Due to 50 years of the press showing works of 'art' being made by elephants with brushes held in their trunks, monkeys, guys riding over canvas with bikes, kindergarten children and anyone else with no talent and no training; it is increasingly difficult for any member of the public to believe a professional painter should receive a per hour renumeration that might be similar to what a plumber or an electician might recieve should they spend an equivalent time at a contracted task or job.
This has become the sad lot of painters so the point must be made forcefully and prima facie before any work is undertaken that you expect to be paid on a scale commensurate to your study, skill and experience; at least at a tradesman's hourly rates.
Here I will discuss just a few basic rules for graduated painters who
intend to make a career out of commissions.
Be professional. Make the client aware that your hourly rate should be
Define the work: Make sure the size of the canvas, paint, the mounting
and frame are all costed and defined. In a lot of instances it is appropriate
for the client to agree to pay separately for the frame. This does not
preclude a caveat by the artist on the type of frame to be used. I find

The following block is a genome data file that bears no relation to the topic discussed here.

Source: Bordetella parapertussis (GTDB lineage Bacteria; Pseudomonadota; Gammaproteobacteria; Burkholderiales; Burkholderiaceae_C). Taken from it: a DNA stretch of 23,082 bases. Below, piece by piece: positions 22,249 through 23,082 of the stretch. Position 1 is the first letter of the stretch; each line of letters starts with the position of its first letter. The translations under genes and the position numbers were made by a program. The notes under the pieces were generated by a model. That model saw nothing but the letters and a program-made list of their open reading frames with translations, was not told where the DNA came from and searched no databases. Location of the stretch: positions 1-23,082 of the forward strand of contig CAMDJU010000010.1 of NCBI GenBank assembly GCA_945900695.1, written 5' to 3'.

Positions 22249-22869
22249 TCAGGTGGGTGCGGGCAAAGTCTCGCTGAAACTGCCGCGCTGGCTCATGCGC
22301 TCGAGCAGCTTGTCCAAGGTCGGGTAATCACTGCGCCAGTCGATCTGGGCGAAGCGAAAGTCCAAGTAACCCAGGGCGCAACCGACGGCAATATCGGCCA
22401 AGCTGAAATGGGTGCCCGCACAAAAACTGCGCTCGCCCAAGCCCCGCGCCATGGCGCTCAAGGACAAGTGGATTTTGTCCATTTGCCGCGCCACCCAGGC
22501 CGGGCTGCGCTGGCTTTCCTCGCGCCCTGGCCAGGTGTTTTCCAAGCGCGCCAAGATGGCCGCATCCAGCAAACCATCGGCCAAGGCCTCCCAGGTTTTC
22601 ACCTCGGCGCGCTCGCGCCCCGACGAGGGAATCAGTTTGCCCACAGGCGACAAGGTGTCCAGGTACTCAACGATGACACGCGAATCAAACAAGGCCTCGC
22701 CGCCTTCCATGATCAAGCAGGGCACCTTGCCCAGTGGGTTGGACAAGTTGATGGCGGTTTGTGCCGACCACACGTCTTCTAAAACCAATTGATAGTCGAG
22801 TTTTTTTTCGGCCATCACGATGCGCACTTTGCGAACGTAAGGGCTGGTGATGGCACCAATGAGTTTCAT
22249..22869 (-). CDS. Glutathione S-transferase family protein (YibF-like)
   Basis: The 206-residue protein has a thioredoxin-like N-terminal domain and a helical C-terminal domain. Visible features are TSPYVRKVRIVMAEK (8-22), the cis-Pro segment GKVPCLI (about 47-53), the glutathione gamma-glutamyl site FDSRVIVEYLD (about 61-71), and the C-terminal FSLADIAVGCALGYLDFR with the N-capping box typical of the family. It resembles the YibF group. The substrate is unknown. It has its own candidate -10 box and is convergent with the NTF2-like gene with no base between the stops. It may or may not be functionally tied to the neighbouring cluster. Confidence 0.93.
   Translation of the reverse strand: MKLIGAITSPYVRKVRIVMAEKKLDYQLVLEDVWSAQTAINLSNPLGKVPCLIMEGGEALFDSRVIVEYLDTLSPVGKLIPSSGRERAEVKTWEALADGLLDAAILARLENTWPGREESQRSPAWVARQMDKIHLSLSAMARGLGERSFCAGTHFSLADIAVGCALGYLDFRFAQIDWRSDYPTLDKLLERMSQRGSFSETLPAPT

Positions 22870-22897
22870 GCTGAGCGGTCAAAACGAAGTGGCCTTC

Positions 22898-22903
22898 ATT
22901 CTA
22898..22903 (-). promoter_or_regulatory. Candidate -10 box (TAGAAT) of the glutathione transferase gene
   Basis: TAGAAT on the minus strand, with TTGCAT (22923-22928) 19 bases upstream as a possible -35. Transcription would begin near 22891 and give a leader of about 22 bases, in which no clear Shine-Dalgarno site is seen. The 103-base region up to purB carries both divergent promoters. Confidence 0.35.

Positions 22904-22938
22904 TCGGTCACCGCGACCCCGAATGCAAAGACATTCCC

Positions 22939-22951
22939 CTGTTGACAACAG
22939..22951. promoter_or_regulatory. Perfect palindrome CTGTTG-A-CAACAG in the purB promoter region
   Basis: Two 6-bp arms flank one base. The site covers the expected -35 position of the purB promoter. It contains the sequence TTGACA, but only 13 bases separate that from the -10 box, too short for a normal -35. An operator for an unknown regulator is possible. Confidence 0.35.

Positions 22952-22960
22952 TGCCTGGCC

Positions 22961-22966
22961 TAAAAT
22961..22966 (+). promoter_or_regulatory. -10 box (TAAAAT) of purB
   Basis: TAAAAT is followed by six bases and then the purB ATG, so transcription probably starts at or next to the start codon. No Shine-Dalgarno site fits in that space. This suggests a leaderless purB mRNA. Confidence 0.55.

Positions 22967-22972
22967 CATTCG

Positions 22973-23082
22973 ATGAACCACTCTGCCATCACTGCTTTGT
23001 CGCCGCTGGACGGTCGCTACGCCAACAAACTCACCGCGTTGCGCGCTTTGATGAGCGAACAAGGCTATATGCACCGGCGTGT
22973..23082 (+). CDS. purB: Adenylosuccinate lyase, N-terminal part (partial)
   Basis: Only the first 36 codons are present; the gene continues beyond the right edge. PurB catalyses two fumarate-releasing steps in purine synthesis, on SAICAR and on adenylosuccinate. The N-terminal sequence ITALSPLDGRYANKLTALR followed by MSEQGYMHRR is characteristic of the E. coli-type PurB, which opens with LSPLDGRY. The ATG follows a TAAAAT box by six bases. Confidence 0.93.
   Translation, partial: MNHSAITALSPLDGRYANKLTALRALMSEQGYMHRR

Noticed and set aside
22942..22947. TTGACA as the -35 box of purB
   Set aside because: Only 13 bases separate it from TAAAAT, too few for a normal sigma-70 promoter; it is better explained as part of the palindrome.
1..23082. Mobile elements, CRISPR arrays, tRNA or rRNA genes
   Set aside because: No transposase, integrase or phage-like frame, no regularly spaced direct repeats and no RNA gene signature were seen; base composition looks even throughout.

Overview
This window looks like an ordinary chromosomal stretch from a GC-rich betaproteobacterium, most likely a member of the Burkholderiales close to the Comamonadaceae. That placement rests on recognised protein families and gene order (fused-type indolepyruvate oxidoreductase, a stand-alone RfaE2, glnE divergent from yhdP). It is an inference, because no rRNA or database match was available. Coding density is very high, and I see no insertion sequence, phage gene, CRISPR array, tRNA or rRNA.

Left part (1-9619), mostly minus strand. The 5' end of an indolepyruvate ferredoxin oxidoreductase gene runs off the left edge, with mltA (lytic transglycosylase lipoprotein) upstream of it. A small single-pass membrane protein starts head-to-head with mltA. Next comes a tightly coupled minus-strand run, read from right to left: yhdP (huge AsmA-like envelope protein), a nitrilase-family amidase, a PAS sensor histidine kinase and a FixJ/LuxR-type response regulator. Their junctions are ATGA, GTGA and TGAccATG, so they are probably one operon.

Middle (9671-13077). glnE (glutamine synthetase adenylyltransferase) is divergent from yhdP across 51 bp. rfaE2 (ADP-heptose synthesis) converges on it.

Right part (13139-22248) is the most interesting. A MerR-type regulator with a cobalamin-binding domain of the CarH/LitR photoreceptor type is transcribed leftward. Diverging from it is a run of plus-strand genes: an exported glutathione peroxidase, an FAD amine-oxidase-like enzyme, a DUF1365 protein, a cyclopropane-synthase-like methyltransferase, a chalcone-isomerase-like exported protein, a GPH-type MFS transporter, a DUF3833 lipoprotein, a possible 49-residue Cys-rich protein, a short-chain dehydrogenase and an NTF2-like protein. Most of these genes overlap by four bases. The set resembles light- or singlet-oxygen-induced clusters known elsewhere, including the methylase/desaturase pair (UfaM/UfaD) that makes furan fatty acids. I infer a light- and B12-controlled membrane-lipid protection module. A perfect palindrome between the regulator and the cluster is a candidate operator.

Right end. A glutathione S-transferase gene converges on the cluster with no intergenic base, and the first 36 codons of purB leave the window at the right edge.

it useful to make this provision at this stage.
Take a deposit - at least 10%. More if you are including the frame and
mention the cost of artist quality paints, particularly if you intend using
any seriously expensive colors such a cobalt blue etc.
Settle on a completion date with + or - variations for unforeseen circumstance.
It it is a portrait this time should run concurrently with the sitting
times and the sitters availability.
Agree on the scene/portrait - general colors and style and if a portrait
the mood and props. Don't rush this as it is most important. You should
value a happy customer for it is from them you will get a plethora
of new clients.
Be careful the client understands that you will exercise your skills to
the fullest but not all paintings turn out to the clients perfect satisfaction.
In fact the client should be made aware there are certain risks involved
that are separate to actual performance.
If possible get your signature and your clients on a piece of paper!
And never, ever, take on more commissions than you can handle. Portraits
particularly, can become very demanding whereas commissioned landscapes
are usually a joy - particularly in summer.